There are few events in the history of mankind that can claim to weigh more on the international consciousness than the Second World War.
In 2004, the United Nations General Assembly declared 8-9 May as a time of remembrance and reconciliation for those who lost their lives during the Second World War. To celebrate the day, Oxford graduate Andrew Dickinson writes for the IPF on the top seven books that he thinks young people should read if they want to learn more about World War II.
There are few events in the history of mankind that can claim to weigh more on the international consciousness than the Second World War. The memorials to the fallen stretch across the globe, the dead (both named and unnamed) numbering between 50 and 80 million souls.
To put those numbers into context if you wiped out the entire populations of Shanghai, London, and New York, that would be equivalent to the least catastrophic outcome of the war. Throwing Australia into the mix would make up the difference for those who hold to the higher estimate.
Trying to condense a conflict of this magnitude into just a few books will always leave much to be desired. This is not exactly surprising given the number of nations involved – each side has their own unique perspective fuelled by the passion of innumerable broken families.
This list cannot hope to be comprehensive, but I hope it suggests a few ideas to any young person interested in learning more about this defining and fascinating period in the history of the world.
The Triumph of the Dark: European International History 1933-39
By Zara Steiner, 2011
This second volume of a two-part series is, for me, the best and most comprehensive book on the political origins of WWII. At times, Steiner is lacking in terms of the “stories”, which – in my opinion – always make history books more fun to read. However, she writes so fluidly that this is easily forgiven.
Thankfully,Steiner also dedicates whole chapters to international events outside Europe. Her chapter, Thunder, from the East was an absolutely fascinating read as someone for whom the Sino-Japanese aspect of the road to war had always been a footnote in a very Western-centric history curriculum.
If I am allowed to cheat a bit on this list, I would also thoroughly recommend Steiner’s first volume, The Lights that Failed, which is another excellent read that provides an interesting narrative of the years immediately following the end of WWI.
The War Lords
By A. J. P. Taylor, 1979
Taylor is a somewhat controversial figure in the landscape of scholarship on WWII. His portrait of Hitler as a short-sighted opportunist, who effectively stumbled into global conflict, provoked heated debate among academics.
However, this tiny book (only 192 pages in length) profiles the leaders of each of the great powers and is very readable, providing plenty of interesting anecdotes that one can bring up at parties (because who doesn’t want to know an interesting fact about Benito Mussolini over their Vodka and Coke).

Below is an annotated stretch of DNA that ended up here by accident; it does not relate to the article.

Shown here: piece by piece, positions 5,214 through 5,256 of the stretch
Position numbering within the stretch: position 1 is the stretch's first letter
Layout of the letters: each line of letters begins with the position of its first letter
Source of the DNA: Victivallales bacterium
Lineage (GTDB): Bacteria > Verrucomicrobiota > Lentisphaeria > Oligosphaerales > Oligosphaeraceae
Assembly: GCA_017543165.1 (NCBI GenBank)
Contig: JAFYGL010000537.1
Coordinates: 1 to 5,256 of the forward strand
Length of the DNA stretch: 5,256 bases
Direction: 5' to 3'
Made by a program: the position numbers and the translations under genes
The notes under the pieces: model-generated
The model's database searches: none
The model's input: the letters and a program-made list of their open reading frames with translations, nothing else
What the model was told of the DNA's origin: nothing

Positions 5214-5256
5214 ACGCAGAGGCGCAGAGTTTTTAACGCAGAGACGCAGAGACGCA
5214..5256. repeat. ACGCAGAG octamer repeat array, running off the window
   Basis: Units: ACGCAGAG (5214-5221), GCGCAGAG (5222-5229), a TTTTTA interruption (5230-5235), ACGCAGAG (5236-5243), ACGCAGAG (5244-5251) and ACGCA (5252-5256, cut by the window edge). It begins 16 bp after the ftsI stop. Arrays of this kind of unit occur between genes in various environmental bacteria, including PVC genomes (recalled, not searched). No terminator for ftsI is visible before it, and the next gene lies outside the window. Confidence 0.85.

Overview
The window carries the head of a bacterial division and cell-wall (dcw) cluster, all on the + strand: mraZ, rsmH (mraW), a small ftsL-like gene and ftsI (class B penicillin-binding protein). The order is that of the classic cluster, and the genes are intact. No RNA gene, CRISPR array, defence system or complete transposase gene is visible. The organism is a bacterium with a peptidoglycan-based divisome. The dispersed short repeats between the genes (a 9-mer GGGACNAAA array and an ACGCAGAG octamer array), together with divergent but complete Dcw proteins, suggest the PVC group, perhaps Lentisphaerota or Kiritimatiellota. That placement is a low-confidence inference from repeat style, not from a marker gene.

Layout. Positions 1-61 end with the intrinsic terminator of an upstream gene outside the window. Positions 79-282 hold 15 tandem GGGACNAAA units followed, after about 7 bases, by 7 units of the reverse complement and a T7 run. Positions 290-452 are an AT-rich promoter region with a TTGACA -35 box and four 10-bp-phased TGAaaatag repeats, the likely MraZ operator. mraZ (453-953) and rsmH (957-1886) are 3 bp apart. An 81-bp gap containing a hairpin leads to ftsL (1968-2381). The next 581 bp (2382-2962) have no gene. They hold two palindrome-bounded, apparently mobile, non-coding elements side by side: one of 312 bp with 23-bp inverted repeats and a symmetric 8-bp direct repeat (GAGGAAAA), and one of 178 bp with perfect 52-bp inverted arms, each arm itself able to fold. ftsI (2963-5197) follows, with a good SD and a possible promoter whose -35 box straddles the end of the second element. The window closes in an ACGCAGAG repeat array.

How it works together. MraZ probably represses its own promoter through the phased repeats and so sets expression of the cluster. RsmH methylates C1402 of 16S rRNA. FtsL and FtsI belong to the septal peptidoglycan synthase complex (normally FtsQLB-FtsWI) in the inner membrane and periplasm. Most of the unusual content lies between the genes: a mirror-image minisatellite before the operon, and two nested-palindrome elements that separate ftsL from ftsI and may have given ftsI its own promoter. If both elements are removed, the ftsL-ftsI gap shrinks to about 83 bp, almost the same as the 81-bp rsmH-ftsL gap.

Stalingrad: The Fateful Siege, 1942-1943
By Antony Beevor, 1999
For a snapshot of the nature of conflict on the Eastern Front during WWII, it is hard to do better than Beevor’s analysis of the Battle of Stalingrad. The author’s style makes his work not only fascinating in terms of content, but also a thoroughly enjoyable reading experience.
Interviews with survivors of the battle affectively convey the inhuman conditions that both sides lived in, sometimes so graphically that this tale of human suffering becomes highly emotional (as indeed it should).
The Reluctant Belligerent: American Entry into World War Two
By Robert Divine, 1979
This is the most controversial work I have recommended so far, but is still a highly entertaining read for anyone interested in the American path to war. Divine’s occasionally scathing assessment of American foreign policy as the war approached is potentially coloured by the twenty-twenty vision of hindsight, but gives a good overview of key events coupled with excellent prose.
It also, crucially, doesn’t apply a top-down approach to America’s foreign policy decisions, but also looks at the influence of popular opinion on policymakers.
With the Old Breed: At Peleliu and Okinawa
By E. B. Sledge, 1981
Eugene Sledge’s personal account of his experiences as an American soldier serving in the Japanese campaign is an indispensable read for anyone wishing to gain an insight into the first-hand experience of this conflict.
The pages are as harrowing as one would expect, with Sledge making no secret of the war’s effect on him and his comrades, speaking of the fight to maintain humanity in the face of horror as his comrades idly skip pebbles into the empty skull of a Japanese machine gunner. As John Keegan rightly said, With the Old Breed is “one of the most arresting documents in war literature”.
Britain in the Second World War: A Social History
By Harold L. Smith, 1996
The realm of social history is one I am less familiar with and is an area where I would always welcome recommendations. However, this analysis of the impact of World War Two on the structure of British society is a useful introduction to the topic.
The Holocaust: The Jewish Tragedy
By Martin Gilbert, 1989
It would be inappropriate to provide a list of books covering the Second World War without mentioning an account of the Holocaust. The amount of scholarship about this catastrophic event in humanity’s history is monumental, but Gilbert’s work is as good a starting point as any.
With a careful and detailed description of the events, Gilbert is able to put the cold figure of 6 million dead into its heart-wrenching daily reality.
NB: The IPF’s opinion articles are a place for thought-provoking views and debate. These views are not necessarily endorsed by the IPF.